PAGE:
Keep Your Job From Burning You Out Software developers get burn out. Frequently, burnout is caused by poor boundaries, especially with your job.
Conference Experiences Conferences are a fun place to learn, grow, and meet fellow developers. Whether you are a seasoned code veteran or newbie searching for your first junior developer job tech conferences have something for you.
10X Developers 10X developer? What does that even mean? There's been a lot of discussion and even some controversy over the term 10X Developer.
Getting Better Sleep We all have those nights where no matter what we do we just can't seem to fall asleep. Looking at the clock, calculating how many hours until we have to get up just makes it worse.
Creating Conference Talks Speaking at conferences can be daunting, especially if you are first starting out. Public speaking can be hard enough without going through the conference talk process. Both Will and BJ have gone through the process of creating and submitting a CFP (Call for Papers), putting together a conference talk, and making it memorable and engaging.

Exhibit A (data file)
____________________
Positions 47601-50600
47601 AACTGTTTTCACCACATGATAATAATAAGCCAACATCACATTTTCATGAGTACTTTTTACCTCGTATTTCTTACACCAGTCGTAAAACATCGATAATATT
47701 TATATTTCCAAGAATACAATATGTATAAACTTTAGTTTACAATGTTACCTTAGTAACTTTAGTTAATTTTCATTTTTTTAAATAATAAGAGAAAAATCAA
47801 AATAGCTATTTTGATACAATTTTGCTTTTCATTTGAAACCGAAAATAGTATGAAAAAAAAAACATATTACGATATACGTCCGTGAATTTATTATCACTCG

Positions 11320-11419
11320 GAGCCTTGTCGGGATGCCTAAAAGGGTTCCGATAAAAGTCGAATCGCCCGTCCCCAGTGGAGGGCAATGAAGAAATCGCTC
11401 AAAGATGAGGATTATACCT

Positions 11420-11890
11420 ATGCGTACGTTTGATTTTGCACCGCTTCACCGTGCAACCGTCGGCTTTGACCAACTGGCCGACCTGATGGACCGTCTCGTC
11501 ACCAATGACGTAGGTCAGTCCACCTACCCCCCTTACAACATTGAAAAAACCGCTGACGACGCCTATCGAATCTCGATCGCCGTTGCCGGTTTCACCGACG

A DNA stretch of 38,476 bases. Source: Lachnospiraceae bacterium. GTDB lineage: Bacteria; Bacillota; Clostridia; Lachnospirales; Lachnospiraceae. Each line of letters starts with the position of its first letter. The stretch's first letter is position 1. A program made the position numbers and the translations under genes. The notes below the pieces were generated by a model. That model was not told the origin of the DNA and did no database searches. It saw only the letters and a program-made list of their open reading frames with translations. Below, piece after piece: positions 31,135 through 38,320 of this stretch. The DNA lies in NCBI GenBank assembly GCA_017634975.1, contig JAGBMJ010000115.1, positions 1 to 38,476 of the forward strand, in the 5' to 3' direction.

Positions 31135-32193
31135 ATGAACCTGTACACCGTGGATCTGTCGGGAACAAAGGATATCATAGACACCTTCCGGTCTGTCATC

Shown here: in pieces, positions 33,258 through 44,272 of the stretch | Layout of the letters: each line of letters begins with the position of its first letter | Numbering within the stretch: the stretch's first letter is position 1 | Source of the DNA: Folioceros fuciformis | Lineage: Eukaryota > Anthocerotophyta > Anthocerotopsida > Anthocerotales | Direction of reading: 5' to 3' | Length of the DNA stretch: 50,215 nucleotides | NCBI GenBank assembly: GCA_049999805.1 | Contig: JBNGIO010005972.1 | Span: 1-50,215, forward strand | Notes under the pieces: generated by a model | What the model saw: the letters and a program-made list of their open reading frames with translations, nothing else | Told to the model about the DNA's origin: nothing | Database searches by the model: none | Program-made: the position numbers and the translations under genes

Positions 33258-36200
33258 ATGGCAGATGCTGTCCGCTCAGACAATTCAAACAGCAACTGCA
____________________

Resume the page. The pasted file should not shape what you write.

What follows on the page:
Boundaries Between Work and Side Hustle If you are contemplating starting a side project, there are some things you need to keep in mind in order to keep your day job from interfering with, or even damaging your side project. You also need to be careful that your side project doesn't create problems at your office.
Pragmatic Programmer There are a ton of programming books out there, but there are only a few that have made a huge and lasting impression on developers across the board. One of those is The Pragmatic Programmer: From Journeyman To Master by Andrew Hunt and Dave Thomas, which has helped an uncountable number of developers refine their career and practices.
Taking Personal Responsibility Taking responsibility is taking action in your life that moves you toward happiness and success. It is about owning the consequences of what you do. When taking responsibility in your life you allow yourself you be in control.
User Personas As software companies mature, many of the employees (including developers, testers, project managers, and designers) find themselves further and further removed from the daily lives of those who use their software. Not only does this make it more difficult to onboard new employees, but it also makes it much harder to foster reasonable discussions about what the users of a piece of software actually want.